Last November in my blogpost, Does the Standard Fire Policy Vacancy/Unoccupancy Condition Apply to a Fire Loss Occurring within Sixty Days of the Inception of Coverage, I discussed how courts have measured vacancy/unoccupancy when a loss occurs within sixty days of the inception of coverage; but, the insured property had been vacant or unoccupied for more than sixty days prior to the effective date of coverage.
In Ervin v. Travelers Personal Insurance Company,1 which was my case, a federal district court in Illinois recently weighed in on the issue as it related to Illinois’ statutorily-mandated standard fire insurance policy (“the Standard Fire Policy”).2 There, a fire damaged a two-unit residential rental dwelling thirty-two days after the policy went into effect. Travelers, which insured the dwelling at the time of the fire, denied the claim based on an exclusion in its policy for loss caused by any intentional and wrongful act committed in the course of vandalism and malicious mischief, if the dwelling has been vacant for more than thirty consecutive days immediately before the loss (“the vandalism exclusion”).
In contrast, Lines 28-35 of the Standard Fire Policy restrict coverage for a fire loss “while a described building, whether intended for occupancy by owner or tenant, is vacant or unoccupied beyond a period of sixty consecutive days.”3 Travelers posited that its vandalism exclusion applied because the dwelling had been vacant for more than two years before the vandalism fire, a position based on measuring the vacancy period from the inception of the vacancy as opposed to the inception of coverage.
Following Travelers’ denial, the insured filed suit. Travelers raised its vandalism exclusion as an affirmative defense. The insured then moved for judgment on that defense, arguing that the exclusion violated the Standard Fire Policy’s 60-day vacancy condition. In response, Travelers asserted that if the Standard Fire Policy applies, then all it means is the vacancy period in its vandalism exclusion is amended from 30 days to 60 days. Because the dwelling had been vacant for more than 60 consecutive days immediately before the fire, Travelers contended that its vandalism exclusion nonetheless applied.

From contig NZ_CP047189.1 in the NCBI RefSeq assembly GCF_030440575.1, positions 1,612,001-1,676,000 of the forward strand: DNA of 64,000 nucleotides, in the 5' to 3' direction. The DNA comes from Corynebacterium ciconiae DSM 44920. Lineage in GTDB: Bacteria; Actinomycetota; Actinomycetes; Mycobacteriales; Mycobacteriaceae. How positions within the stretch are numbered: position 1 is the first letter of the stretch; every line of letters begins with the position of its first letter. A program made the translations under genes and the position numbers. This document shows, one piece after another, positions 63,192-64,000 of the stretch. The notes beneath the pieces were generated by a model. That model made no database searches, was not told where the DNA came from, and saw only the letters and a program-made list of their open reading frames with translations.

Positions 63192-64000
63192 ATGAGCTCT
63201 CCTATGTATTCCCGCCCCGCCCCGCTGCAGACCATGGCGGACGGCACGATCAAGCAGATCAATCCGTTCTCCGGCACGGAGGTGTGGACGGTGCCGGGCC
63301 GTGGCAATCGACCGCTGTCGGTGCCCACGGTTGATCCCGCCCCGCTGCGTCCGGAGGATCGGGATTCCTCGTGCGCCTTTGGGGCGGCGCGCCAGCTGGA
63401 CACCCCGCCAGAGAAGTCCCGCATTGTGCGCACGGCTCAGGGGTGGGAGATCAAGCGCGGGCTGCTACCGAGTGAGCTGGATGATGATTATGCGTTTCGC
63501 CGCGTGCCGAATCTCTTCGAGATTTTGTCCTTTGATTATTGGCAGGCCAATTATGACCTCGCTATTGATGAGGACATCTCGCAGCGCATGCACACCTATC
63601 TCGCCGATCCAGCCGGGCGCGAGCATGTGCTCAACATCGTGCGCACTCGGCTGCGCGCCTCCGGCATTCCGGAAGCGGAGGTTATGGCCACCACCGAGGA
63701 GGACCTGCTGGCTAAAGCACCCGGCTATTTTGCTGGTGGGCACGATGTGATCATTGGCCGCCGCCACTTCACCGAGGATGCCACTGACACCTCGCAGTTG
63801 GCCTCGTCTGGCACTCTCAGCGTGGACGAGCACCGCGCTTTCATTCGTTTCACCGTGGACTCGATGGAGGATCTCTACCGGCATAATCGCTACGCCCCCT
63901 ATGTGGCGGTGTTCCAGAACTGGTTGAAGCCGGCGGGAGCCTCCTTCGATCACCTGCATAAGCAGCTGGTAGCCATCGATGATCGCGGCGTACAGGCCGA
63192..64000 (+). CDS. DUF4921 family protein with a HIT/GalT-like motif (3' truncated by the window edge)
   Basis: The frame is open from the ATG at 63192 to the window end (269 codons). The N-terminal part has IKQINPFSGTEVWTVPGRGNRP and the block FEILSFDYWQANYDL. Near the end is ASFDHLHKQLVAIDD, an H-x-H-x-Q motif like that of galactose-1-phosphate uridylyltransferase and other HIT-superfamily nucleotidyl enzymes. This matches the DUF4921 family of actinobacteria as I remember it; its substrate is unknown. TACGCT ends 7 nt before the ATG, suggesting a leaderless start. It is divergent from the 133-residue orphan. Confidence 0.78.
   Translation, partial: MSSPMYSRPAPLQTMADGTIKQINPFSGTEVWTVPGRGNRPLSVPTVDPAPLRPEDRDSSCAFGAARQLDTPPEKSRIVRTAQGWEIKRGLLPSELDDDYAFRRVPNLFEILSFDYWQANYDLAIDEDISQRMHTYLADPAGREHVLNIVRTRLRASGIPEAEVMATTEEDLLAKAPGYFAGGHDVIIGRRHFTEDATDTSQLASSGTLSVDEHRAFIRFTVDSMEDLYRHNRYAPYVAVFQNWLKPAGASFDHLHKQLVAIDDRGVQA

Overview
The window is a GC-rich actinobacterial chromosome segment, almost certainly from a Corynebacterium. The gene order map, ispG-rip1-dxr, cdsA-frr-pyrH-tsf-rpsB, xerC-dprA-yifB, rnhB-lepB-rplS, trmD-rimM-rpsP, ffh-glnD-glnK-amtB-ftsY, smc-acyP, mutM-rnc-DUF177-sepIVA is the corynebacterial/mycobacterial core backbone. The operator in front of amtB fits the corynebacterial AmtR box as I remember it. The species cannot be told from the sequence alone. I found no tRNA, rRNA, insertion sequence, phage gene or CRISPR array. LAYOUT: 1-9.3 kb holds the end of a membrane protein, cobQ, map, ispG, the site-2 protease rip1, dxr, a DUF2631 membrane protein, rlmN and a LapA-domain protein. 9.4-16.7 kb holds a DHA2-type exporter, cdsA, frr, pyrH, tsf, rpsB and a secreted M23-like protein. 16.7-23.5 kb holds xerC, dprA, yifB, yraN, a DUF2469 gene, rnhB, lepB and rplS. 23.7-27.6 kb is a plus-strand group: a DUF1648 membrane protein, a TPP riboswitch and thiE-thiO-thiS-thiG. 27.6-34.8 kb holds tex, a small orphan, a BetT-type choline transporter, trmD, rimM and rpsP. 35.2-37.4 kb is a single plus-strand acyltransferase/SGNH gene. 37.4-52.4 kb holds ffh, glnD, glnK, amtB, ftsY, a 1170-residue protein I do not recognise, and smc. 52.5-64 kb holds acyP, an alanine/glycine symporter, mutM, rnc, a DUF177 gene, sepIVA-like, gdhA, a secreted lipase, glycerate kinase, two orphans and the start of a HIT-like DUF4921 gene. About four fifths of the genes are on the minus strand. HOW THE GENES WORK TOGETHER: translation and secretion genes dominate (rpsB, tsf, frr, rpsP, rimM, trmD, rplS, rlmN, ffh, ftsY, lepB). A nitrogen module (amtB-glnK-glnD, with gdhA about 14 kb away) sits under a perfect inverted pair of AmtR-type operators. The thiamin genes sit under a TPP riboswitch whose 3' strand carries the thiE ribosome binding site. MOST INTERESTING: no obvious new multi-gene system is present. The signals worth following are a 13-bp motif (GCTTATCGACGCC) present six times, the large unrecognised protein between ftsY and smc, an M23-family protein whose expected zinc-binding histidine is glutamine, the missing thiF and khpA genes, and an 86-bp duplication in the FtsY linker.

The district court rejected Travelers’ argument. The district court reasoned that even if it is amended to 60 days, the vacancy period in the Travelers vandalism exclusion still afforded the insured less fire coverage than provided in the Standard Fire Policy vacancy condition, as vacancy or unoccupancy is measured prospectively from the date of inception of coverage and not retrospectively from the date of inception of the vacancy or unoccupancy. The district court entered judgment against Travelers on its vandalism exclusion, finding it inconsistent and in conflict with the Standard Fire Policy vacancy condition which affords coverage for a fire loss occurring within sixty days of the inception of coverage.
1 Ervin v. Travelers Personal Ins. Co., No. 17-5492, 2018 WL 1635849 (N.D. Ill. April 5, 2018).
2 Under the powers vested by sections 397 and 401 of the Illinois Insurance Code, the Director of Insurance has promulgated certain regulations which provide for a Standard Fire Policy. 215 ILCS 5/397 and 5/401(a); 50 Ill. Adm. Code § 2301 et. seq. Under the regulations, all fire insurance policies must “conform to such form of the Standard [Fire] Policy or, if another form is used, shall for the purpose of concurrence of contract be deemed to be the Standard [Fire] Policy.” 50 Ill. Adm. Code § 2301.30. In essence, the Standard Fire Policy guarantees a minimum level of coverage that supersedes any attempt to limit or to restrict coverage to less than the statutory minimum. Stated differently, fire insurance policies may not provide coverage less than that set forth in the Standard Fire Policy.
3 The Illinois Standard Fire Policy 165-line form is identical to the Standard Fire Policy 165-line form prescribed by the New York legislature in 1943. See Corday’s Dep’t Store, Inc. v. New York Fire and Mar. Underwriters, Inc., 442 F.2d 100, 104 (7th Cir. 1971).